Hard Skills Pay Off

Increasing your level of productivity and success obviously depends to a great degree on your drive, as well as your native level of aptitude, talent, and energy. But there’s another important component that will help determine how high you can rise in any organization or endeavor: your hard skills.

The plain fact is that, to produce great results and succeed at almost any task, project, or goal, you must be good – maybe even “very good” or “excellent” – at some ability or knowledge that’s intrinsically important to the work at hand.

There’s a huge number of these “hard” skills to be mastered – from accounting and civil engineering to video editing and zoology. Here’s one of many such listings.

But what these skills are and where to acquire them is well outside the scope of this message. Nor am I here to tell you which ones are most important or how to build your chops at the hard skills you are most lacking or most need.

What I do want to advise, however, is that you’ll expand your productivity and elevate your level of success when you add more of the relevant hard skills to your current portfolio of skills, attributes, and abilities.  

Here’s why:

More Is Better

Today the world is extremely complex, and rapidly getting more so. The days are long gone when a cobbler or a sheep shearer having just one skill could make his or her way through work and life.

What’s required now is a combination of skills that allow a person to understand a broad swath of what’s going on – both the problems and the opportunities – and to competently navigate around the difficulties and through at least some of the favorable openings.

This is why it’s important to keep trying to learn and grow generally, and also to seek out additional, specific hard skills – including disciplines like computers and the internet, personal finance, staying in shape, and eating well – that will better support you in accomplishing your most important tasks, projects, and goals.

Build Your Portfolio

When people invest, add to their wardrobe, collect interesting objects of any kind, or do anything similar, they generally follow at least two principles:

  1. They adhere to an organizing theme of some kind: investing for capital preservation, for example, or buying outfits they can wear to work, or collecting music boxes or impressionist painting.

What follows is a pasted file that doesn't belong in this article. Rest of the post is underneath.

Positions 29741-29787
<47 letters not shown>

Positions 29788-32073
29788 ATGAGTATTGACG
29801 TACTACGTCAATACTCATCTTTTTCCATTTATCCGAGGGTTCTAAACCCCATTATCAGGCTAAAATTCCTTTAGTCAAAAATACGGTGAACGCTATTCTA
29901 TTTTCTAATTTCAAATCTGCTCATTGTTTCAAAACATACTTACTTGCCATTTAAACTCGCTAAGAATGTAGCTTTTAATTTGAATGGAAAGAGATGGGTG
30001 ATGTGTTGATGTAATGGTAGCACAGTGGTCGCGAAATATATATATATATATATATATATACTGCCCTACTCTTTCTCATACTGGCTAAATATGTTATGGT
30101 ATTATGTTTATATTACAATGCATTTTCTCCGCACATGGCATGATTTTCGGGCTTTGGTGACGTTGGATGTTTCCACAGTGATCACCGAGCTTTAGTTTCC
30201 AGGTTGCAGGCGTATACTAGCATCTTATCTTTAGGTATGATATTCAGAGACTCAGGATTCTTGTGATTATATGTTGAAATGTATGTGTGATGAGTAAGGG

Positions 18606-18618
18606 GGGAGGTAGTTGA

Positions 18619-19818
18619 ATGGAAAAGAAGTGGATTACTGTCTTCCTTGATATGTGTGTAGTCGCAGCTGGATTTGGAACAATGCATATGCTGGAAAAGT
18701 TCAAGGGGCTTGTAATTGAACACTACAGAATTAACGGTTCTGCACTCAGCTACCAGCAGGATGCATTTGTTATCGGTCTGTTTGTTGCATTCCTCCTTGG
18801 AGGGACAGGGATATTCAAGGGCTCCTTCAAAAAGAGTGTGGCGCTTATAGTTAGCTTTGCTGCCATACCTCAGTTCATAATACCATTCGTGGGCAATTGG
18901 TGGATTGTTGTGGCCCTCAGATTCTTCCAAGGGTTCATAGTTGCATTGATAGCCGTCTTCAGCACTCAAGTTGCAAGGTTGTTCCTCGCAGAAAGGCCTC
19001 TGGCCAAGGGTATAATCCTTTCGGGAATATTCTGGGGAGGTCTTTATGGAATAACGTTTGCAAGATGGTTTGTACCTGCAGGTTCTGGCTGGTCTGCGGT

2. Within their organizing theme, they seek variety and complementarity: adding new and different items not at random, but intentionally – carefully choosing those that go well with and expand on their previous choices.   

It’s smart to do the same when you add to your portfolio of hard skills: aim to develop new skills that go well with your existing skills, while also expanding the range of what you can do and what you can work on.

Add Value

At any moment in time, there are a wide variety of hard skills you can add to your portfolio. At least one of the criteria you should use to decide which skill to add next is its value.

For example, if you know how to repair some brands of refrigerators and you have decided to learn how to repair the products from an additional manufacturer, you’ll do better to choose from among the most popular brands. Why? Because choosing a popular brand will greatly increase the number of refrigerators you can work on.

Another good way to identify an additional hard skill to acquire is to consider the work you’re already doing and ask “what other, complementary skills will make me more valuable in the organizations, scenarios, and situations I already serve?”

Competence Is Enough

Within a hard skill set, learning can be difficult. So it’s worthwhile to recognize that you can almost always develop a useful and valued level of competence without becoming a full-blown expert or master.

Consider the refrigerator repair example: you can become skillful enough to get a great many refrigerators working again, even though there may be other broken refrigerators that remain beyond your current ability to repair.

Of course, there’s nothing wrong with putting in the time and effort to become a total expert who can help pretty much everyone who needs this kind of work. But that’s not necessary. You bring value just by entering the new field and developing an “entry level” skill set, without committing to becoming anything even close to “the best.”

This is an important insight.

In fact, I would argue your value increases exponentially as you learn each new hard skill. This is true not only because it gives you some basic competence in the new skill, but also because adding each new hard skill broadens your overall utility and value.

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